Enclosure: Federal OSHA hazard alert

cc: Primary employee representative

Page 10 ­ HETA 2011-0014 References ACGIH [2011]. 2011 TLVs and BEIs: threshold limit values for chemical substances and physical agents. Cincinnati, OH: American Conference of Governmental Industrial Hygienists. Baan R, Grosse Y, Straif K, Secretan B, El Ghissassi F, Bouvard V, Benbrahim-Tallaa L, Guha N, Freeman C, Galichet L, Cogliano V and on the behalf of the WHO International Agency for Research on Cancer Monograph Working Group [2009]. A review of human carcinogens-Part F: chemical agents and related occupations. Lancet Oncol 10(12):1143­ 1144. CFR. Code of Federal Regulations. Washington, DC: U.S. Government Printing Office, Office of the Federal Register. Consumer Federation of America [2011]. Consumers and hair care professionals should be cautious when using or applying "keratin-based" hair smoothing products [http://consumerfed.org/pdfs/CIR-hair-smoother-press-release.pdf]. Date accessed: May 2011. DHHS [2011]. Formaldehyde. In: report on carcinogens, 11th Edition; U.S. Department of Health and Human Services, Public Health Service, National Toxicology Program [http://ntp.niehs.nih.gov/ntp/roc/toc11.html]. Date accessed: May 2011. EPA [2011]. EPA air toxics method ­ monitoring methods [http://www.epa.gov/ttnamti1/airtox.html]. Date accessed: May 2011. Health Canada [2011]. Several Professional Hair Smoothing Solutions Contain Excess Levels of Formaldehyde [http://www.hc-sc.gc.ca/ahc-asc/media/advisoriesavis/_2011/2011_56-eng.php]. Date accessed: May 2011. Lemen RA [1987]. Official letter of February 9, 1987, from R.A. Lemen, Director, Division of Standards Development and Technology Transfer, National Institute for Occupational Safety and Health, U.S. Department of Health and Human Services, Cincinnati, OH to Tom Hall, Docket Office, Department of Labor, Washington, DC. Markowitz S [2005]. Chemicals in the plastics, synthetic textiles, and rubber industries. Chapter 41. In: Rosenstock L, Cullen MR, Brodkin CA, Redlich CA, eds. 2nd ed. rev. Textbook of Clinical Occupational and Environmental Medicine. Philadelphia, PA: Elsevier Saunders, pp. 1008-1029. NIOSH [1981]. Current intelligence bulletin 34 ­ formaldehyde: evidence of carcinogenicity. Cincinnati, OH: U.S. Department of Health and Human Services, Centers for Disease Control, National Institute for Occupational Safety and Health. DHHS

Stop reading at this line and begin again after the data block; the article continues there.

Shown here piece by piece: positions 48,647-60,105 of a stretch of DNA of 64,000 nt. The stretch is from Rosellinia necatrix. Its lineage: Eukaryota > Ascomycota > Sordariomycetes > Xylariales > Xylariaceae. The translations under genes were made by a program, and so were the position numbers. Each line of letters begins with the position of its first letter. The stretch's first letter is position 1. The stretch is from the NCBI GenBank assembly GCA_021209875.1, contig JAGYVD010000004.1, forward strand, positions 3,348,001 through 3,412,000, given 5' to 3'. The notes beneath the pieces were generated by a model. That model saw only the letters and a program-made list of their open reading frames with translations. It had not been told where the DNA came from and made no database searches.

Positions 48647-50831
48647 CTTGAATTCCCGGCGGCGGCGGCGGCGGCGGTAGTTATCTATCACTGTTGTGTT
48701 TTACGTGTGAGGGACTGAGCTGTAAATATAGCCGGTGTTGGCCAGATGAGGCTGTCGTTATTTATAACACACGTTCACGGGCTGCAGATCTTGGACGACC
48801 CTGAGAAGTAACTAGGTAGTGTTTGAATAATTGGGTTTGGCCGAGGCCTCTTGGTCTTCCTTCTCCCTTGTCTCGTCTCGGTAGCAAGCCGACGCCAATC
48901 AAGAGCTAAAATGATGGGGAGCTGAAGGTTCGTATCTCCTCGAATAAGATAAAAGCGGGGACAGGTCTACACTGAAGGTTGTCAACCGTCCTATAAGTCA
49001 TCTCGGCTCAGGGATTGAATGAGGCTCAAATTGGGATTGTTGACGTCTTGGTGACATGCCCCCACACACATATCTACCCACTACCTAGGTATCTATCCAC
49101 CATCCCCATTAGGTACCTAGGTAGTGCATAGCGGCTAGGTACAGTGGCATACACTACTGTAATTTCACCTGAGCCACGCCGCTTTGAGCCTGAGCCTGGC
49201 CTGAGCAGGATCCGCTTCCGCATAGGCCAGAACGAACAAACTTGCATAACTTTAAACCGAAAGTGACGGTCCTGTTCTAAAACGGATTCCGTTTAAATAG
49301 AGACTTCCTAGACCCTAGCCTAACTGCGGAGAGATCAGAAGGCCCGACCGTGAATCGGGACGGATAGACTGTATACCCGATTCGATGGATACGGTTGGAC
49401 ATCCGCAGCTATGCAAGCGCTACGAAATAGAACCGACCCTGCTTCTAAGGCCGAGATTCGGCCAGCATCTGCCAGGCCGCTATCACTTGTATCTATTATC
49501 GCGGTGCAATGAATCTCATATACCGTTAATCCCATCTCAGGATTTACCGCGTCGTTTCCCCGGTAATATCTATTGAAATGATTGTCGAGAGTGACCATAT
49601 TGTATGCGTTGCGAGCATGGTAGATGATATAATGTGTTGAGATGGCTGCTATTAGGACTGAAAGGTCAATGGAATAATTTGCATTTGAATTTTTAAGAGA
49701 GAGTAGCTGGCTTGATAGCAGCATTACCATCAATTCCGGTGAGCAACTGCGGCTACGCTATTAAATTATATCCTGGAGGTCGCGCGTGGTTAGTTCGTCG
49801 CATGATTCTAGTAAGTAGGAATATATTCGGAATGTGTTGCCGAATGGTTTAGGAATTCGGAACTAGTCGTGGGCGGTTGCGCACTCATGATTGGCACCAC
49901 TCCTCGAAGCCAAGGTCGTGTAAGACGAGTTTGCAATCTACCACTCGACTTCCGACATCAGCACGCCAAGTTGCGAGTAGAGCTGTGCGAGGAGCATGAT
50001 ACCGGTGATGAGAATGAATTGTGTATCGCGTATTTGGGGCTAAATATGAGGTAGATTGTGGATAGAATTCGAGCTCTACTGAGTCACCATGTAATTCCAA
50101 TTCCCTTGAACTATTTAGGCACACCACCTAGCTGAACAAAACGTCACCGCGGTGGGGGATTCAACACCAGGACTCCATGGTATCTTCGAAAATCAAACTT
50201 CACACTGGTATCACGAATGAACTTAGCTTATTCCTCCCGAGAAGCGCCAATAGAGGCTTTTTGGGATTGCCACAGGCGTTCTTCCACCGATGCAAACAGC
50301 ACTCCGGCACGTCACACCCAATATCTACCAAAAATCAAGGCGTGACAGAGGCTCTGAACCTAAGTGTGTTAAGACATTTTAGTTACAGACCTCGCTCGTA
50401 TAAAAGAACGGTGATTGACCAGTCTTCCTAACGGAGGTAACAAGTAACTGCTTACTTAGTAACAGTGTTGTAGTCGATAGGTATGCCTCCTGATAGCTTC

Page 11 ­ HETA 2011-0014 (NIOSH) Publication No. 81-111 (1981, updated 1997). [http://www.cdc.gov/niosh/81111_34.html]. Date accessed: May 2011. NIOSH [1995]. NIOSH recommended exposure limit policy. September 1995. In: NIOSH policy statements. Cincinnati, OH: U.S. Department of Health and Human Services, Centers for Disease Control and Prevention, National Institute for Occupational Safety and Health. NIOSH [2005]. Pocket guide to chemical hazards. Cincinnati, OH: U.S. Department of Health and Human Services, Centers for Disease Control and Prevention, National Institute for Occupational Safety and Health, DHHS (NIOSH) Publication No. 2005-149. NIOSH [2011]. NIOSH manual of analytical methods (NMAM®). 4th ed. Schlecht PC, O'Connor PF, eds. Cincinnati, OH: U.S. Department of Health and Human Services, Centers for Disease Control and Prevention, National Institute for Occupational Safety and Health, DHHS (NIOSH) Publication 94-113 (August 1994); 1st Supplement Publication 96-135, 2nd Supplement Publication 98-119; 3rd Supplement 2003-154. [http://www.cdc.gov/niosh/docs/2003-154/]. Date accessed: May 2011. NIST [2011]. Formaldehyde. National Institute for Standards and Technology Standard Reference Database 69: NIST Chemistry Web Book [http://webbook.nist.gov/cgi/cbook.cgi?ID=C50000&Units=SI]. Dace accesses May 2011. NRC [1981]. Formaldehyde and other aldehydes. National Research Council (National Academy Press), Washington, DC [http://www.archive.org/stream/formaldehydeando003763mbp/formaldehydeando003763 mbp_djvu.txt]. Date accessed: May 2011. Oregon OSHA [2010]. "Keratin-based" hair smoothing products and the presence of formaldehyde [http://www.orosha.org/pdf/Final_Hair_Smoothing_Report.pdf]. Date accessed: May 2011. Winkelman JGM, Voorwinde OK, Ottens M, Beenackers AACM, Jansen LPBM [2002]. Kinetics and chemical equilibrium of the hydration of formaldehyde. Chem Eng Sci 57(19):4067­4076.